The universe is a dark forest. Every civilization is an armed hunter stalking through the trees like a ghost, gently pushing aside branches that block the path and trying to tread without sound. Even breathing is done with care. The hunter has to be careful, because everywhere in the forest are stealthy hunters like him. If he finds other life — another hunter, an angel or a demon, a delicate infant or a tottering old man, a fairy or a demigod — there’s only one thing he can do: open fire and eliminate them. In this forest, hell is other people. An eternal threat that any life that exposes its own existence will be swiftly wiped out. This is the picture of cosmic civilization. It’s the explanation for the Fermi Paradox.

- Liu Cixin, The Dark Forest

The stock market - at least in the short term - resembles Cixin’s Dark Forest, especially when you throw automation and algorithms into the mix. Melvin Capital screwed up by letting their short exposures become known, and that’s what r/WallStreetBets jumped on.

Moving forward, will r/WallStreetBets become a robust crowdsourced player in their own right where companies whose shares exceed a certain shorted percentage attract the attention retail investors? Or will this example (assuming that it ends poorly for most involved), serve as an impediment for the community acting in a single concentrated direction as it did this time?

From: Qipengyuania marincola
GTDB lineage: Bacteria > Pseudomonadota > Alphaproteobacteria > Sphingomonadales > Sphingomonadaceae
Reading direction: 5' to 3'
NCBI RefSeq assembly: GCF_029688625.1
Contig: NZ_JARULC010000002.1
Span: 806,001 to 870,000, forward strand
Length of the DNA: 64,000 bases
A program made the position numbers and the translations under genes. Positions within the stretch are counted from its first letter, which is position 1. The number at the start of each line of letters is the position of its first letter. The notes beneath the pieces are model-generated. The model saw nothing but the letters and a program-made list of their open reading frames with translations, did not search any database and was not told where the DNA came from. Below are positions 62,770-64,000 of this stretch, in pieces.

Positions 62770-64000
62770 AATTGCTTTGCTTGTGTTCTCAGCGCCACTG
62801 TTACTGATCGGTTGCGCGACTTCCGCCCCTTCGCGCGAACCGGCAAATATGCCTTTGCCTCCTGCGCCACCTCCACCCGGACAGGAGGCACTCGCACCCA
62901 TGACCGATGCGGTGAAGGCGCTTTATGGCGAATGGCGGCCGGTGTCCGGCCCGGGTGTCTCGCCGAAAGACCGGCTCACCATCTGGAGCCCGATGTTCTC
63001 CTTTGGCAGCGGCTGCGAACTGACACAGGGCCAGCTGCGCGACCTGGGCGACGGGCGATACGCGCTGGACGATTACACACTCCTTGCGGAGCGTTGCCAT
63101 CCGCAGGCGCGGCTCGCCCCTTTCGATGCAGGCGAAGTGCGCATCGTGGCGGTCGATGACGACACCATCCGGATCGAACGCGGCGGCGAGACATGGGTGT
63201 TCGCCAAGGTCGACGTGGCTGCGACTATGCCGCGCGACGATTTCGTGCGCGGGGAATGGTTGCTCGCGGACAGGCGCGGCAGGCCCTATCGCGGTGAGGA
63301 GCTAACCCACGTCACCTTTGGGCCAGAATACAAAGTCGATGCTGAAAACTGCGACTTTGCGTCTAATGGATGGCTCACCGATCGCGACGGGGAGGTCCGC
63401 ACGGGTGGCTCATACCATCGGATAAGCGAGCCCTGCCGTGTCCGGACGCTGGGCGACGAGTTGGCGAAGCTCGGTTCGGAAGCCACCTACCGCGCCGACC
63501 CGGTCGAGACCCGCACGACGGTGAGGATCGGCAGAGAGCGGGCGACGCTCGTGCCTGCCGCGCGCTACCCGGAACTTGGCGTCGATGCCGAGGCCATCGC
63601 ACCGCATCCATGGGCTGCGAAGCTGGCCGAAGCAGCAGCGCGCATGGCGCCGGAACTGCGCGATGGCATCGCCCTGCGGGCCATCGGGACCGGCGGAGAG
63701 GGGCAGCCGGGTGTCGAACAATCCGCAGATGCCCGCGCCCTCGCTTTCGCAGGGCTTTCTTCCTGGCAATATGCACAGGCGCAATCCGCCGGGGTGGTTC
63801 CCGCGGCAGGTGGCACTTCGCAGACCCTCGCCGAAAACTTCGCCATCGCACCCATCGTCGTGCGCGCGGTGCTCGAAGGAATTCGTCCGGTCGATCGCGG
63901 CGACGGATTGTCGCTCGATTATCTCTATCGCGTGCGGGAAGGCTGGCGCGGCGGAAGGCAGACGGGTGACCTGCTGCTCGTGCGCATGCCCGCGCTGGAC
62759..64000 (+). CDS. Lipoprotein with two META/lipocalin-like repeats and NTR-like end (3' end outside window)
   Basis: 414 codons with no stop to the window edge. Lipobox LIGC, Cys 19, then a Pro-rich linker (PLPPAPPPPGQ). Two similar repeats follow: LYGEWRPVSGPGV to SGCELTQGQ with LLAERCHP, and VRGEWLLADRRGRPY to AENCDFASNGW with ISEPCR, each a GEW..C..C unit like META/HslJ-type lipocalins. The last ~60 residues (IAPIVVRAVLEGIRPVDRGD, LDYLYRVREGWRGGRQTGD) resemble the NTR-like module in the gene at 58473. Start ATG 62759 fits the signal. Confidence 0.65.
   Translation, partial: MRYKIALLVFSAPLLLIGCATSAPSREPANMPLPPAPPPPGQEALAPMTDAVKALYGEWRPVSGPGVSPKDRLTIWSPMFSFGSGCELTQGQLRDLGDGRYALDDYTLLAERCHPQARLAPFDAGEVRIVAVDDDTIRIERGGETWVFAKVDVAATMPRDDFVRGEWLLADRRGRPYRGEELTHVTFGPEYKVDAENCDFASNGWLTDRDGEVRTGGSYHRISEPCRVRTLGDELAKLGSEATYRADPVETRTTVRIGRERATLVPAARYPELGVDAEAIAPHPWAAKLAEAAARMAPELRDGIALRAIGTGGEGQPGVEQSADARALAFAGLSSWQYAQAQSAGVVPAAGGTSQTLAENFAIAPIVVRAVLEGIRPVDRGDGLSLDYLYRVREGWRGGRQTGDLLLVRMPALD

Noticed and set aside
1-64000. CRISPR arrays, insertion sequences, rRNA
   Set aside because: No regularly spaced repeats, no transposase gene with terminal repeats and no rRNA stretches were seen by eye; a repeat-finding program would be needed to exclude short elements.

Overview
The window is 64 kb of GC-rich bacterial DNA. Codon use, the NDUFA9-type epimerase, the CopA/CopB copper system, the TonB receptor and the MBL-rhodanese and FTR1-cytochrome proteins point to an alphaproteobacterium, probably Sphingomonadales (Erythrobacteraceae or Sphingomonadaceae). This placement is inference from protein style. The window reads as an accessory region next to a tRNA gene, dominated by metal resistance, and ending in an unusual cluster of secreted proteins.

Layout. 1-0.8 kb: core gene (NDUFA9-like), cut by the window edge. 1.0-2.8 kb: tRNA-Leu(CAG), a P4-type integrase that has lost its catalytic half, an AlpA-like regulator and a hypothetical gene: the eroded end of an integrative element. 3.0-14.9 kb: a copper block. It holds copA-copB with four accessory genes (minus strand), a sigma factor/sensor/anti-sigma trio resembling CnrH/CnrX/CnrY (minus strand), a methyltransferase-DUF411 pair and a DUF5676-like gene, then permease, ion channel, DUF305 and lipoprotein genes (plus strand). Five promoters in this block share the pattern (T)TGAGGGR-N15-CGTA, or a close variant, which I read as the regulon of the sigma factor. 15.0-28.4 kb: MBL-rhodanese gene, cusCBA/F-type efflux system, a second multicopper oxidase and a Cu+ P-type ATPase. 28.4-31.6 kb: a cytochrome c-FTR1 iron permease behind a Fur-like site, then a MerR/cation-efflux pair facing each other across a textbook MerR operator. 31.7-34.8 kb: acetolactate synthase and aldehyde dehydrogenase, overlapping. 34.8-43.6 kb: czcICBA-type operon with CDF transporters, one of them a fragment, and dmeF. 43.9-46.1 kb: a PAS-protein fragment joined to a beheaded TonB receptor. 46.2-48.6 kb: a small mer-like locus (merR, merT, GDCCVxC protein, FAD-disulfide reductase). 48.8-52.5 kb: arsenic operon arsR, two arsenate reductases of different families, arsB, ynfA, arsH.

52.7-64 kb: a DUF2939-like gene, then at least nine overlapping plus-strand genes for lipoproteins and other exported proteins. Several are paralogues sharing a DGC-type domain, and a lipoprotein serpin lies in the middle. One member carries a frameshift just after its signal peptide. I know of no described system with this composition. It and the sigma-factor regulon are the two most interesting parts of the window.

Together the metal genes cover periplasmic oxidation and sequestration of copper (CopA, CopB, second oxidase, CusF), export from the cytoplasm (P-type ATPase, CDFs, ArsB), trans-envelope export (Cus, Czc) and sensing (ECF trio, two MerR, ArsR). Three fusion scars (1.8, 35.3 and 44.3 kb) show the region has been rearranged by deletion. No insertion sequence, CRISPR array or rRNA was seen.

4. Astroturf?

Reading the community’s comments this week, there are quite a few folks accusing institutional bad actors as masquerading as forum members to bump other securities (notably silver) for institutional gains. As mentioned above, Musk may be in a position where he can leverage the community - can someone else exercise this kind of power pseudonymously? If so, to what extent does small retail investor messaging and propaganda become part of firms’ overall trading strategies? Is there an opportunity for selling services that raise a strategy’s reputation among Internet People, like we seen how business have adopted Facebook pages and other social media outreach?

5. Clawing back options and margin accounts from retail investors?

One of the strategies employed by the Reddit crowd was to boost their exposure to GME shares by trading options and using margin accounts. Until last week, Robinhood has been touting how they are bringing these features to retail traders (“Democratize finance!”). Given that its users in the last week jeopardized its financial stability, will we see a pull back of these features to “pro” tiers that require additional higher hurdles for investors to jump before access to these features are granted?